The agricultural negotiations as part of the Doha Development Agenda progress or stagnation?

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1 Quarterly Journal of International Agriculture 46 (2007), No. 3: The agricultural negotiations as part of the Doha Development Agenda progress or stagnation? Harald Grethe Humboldt-Universität zu Berlin, Germany Current state of the negotiations Negotiations on the Doha Development Agenda (DDA) have been ongoing since 2001, and progress has been slow most of the time. In July 2007 the chairman of the agricultural negotiating group, Crawford Falconer, presented draft modalities for agriculture (WTO, 2007) which document considerable progress compared to earlier stages of the negotiations. Whether these draft modalities will turn out to mark the foundations for a successful conclusion of the DDA in the future remains open. At the very least, none of the major players in the World Trade Organization (WTO) negotiations has rejected the Falconer proposal in general, indeed, many consider it to be a solid basis for further negotiations. The Falconer proposal lays down rules for the three pillars of agricultural support: export competition, domestic support and market access. Of these, the proposals on domestic support and market access clearly represent the most relevant elements, given that the use of export subsidies has enormously declined over the last decade, making the complete abolition envisaged in the draft modalities of more symbolic value than high economic relevance. Furthermore, the European Union (EU), which has always been the main user of export subsidies, has recently announced its intention to abolish them even in case the DDA fails to be concluded (AGRA INFORMA, 2007a). For overall trade-distorting domestic support, however, the Falconer proposal foresees that the EU should reduce such support by 75-85%, and the US by 66-73%. The EU is likely to comply with these reductions even without further policy reforms, as the bulk of domestic support is meanwhile granted in the form of decoupled direct payments which are likely to fall within the green box category exempt from reduction, or could easily be modified in order to fit the green box criteria. For the US, however, the proposed reductions may put pressure on domestic agricultural policy, depending on the development of world market price levels. They could in particular clash with recent proposals for a new farm bill presented in the House of Representatives for the period (AGRA INFORMA, 2007b). One of the aspects that is not satisfying from an export-oriented developing country perspective is the disappointingly modest revision of the green box criteria for policies such as decoupled income support and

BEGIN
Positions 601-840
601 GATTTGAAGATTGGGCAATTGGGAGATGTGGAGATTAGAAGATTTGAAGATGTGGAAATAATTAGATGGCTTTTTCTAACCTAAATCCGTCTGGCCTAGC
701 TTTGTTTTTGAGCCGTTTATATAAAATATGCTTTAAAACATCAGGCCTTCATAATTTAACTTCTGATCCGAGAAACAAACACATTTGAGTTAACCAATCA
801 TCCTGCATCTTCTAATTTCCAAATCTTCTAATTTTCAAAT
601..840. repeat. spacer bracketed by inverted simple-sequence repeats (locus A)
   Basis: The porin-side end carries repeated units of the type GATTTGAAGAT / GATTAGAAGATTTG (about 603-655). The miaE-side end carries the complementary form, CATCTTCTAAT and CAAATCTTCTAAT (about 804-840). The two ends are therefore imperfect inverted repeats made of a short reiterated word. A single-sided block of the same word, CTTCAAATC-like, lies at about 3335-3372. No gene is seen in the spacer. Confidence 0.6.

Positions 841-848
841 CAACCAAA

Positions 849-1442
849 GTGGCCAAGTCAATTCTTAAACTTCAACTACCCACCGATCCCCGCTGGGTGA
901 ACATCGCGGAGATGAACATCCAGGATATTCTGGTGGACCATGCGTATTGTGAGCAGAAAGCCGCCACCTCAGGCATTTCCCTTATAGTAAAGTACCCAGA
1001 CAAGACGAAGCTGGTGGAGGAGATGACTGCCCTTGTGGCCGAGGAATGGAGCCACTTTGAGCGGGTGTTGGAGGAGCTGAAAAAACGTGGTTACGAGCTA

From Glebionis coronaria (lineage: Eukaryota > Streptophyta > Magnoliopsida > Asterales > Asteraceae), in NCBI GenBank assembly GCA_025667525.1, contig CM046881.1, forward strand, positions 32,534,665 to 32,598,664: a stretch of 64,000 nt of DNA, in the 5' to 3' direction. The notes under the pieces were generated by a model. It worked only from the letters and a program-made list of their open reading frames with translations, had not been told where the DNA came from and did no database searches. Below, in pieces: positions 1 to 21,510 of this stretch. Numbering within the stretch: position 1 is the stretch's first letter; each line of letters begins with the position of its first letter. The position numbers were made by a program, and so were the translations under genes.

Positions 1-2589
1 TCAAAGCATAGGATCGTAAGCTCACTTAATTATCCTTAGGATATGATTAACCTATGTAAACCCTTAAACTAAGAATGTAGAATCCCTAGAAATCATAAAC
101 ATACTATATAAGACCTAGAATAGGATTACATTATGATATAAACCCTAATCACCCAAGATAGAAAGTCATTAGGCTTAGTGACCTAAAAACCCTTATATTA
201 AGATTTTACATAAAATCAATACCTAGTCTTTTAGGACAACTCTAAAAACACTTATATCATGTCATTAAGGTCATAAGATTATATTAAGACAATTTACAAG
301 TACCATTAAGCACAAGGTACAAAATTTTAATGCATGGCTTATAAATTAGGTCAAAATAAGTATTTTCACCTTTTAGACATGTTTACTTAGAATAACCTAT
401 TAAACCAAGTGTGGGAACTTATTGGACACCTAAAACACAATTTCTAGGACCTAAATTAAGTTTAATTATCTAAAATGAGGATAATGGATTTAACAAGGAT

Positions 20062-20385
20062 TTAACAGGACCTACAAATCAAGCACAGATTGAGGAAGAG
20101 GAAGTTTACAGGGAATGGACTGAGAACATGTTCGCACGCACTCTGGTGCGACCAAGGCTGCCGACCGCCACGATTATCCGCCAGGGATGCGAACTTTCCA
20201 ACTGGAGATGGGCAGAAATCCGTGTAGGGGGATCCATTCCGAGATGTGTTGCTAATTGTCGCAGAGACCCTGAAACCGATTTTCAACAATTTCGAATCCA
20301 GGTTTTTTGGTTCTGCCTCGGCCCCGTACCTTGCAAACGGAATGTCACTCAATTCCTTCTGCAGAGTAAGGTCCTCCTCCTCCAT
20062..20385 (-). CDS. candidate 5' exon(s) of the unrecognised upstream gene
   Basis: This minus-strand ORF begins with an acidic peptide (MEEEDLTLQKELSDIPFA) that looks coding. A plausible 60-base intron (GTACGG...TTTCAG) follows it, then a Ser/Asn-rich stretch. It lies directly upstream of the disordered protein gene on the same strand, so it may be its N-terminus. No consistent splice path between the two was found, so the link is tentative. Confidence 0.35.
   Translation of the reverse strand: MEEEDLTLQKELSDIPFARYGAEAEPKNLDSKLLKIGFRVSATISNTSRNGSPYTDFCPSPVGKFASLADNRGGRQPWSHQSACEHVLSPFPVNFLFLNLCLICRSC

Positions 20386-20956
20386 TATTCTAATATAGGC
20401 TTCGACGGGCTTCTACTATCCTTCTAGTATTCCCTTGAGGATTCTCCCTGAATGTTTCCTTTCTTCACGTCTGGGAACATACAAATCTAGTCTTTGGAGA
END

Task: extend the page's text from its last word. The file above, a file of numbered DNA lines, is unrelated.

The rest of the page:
2 200 Harald Grethe crop insurance schemes, whose unlimited qualification for the green box must be questioned, especially in light of increasing evidence of their distorting effect on production and trade (BLANDFORD and JOSLING, 2007). The most heavily disputed policy field in the DDA agricultural negotiations is market access. The Falconer proposal lays down ranges for four tariff bands and respective ranges for progressive tariff reductions. Reduction rates substantially exceed the last official EU proposal of 60% at maximum (EUROPEAN COMMISSION, 2005) and comprise reductions of 66-73% for tariffs of above 75%. These ambitious reduction rates contrast sharply with the proposal for a relatively high number of sensitive tariff lines for developed countries of 4-6%, for which lower reduction rates would apply, and new tariff rate quotas would have to be opened to ensure minimum market access. Recent studies have shown that even slight numbers of sensitive products would probably reduce average tariff reductions substantially (JEAN et al., 2005; ANDERSON et al., 2005). In addition, the provision of exemptions for sensitive products adds to the preservation of a rather heterogeneous tariff structure, which is in contradiction with the idea of a progressively tiered tariff reduction formula; on top of this, tariff rate quotas add to the non-transparent structure of international trade policies. Finally, some important topics in the area of market access are left open in the Falconer proposal: the future of the Special Agricultural Safeguard, which is a remnant from the Uruguay Round process of tariffication and should be abolished in order to work towards more equal rules and protection levels between developed and developing countries; the establishment of a tariff cap; the reduction of tariff escalation; and the modalities for the potential category of special products for developing countries. Perspective of the negotiations WTO officials and trade negotiators keep stressing the possibility that a successful agreement on modalities could be reached in autumn 2007, which would allow the preparation and verification of country schedules in winter 2007/2008, and could lead to the DDA being concluded in the first half of Such a scenario, however, is subject to three significant uncertainties. First, many details in the area of agriculture still need to be agreed upon. Second, agreement is also lacking in other fields of negotiations, especially the modalities on non-agricultural market access. And third, it is questionable whether an agreement would be ratified by the US Congress, in which the Democrats hold a majority, so soon before the 2008 presidential elections. Alternatively, the negotiations could stall and be reopened at a later date, after a new US government has taken office. Finally, the negotiations on further multilateral liberalisation could breakdown for a much longer period. Under such a scenario, the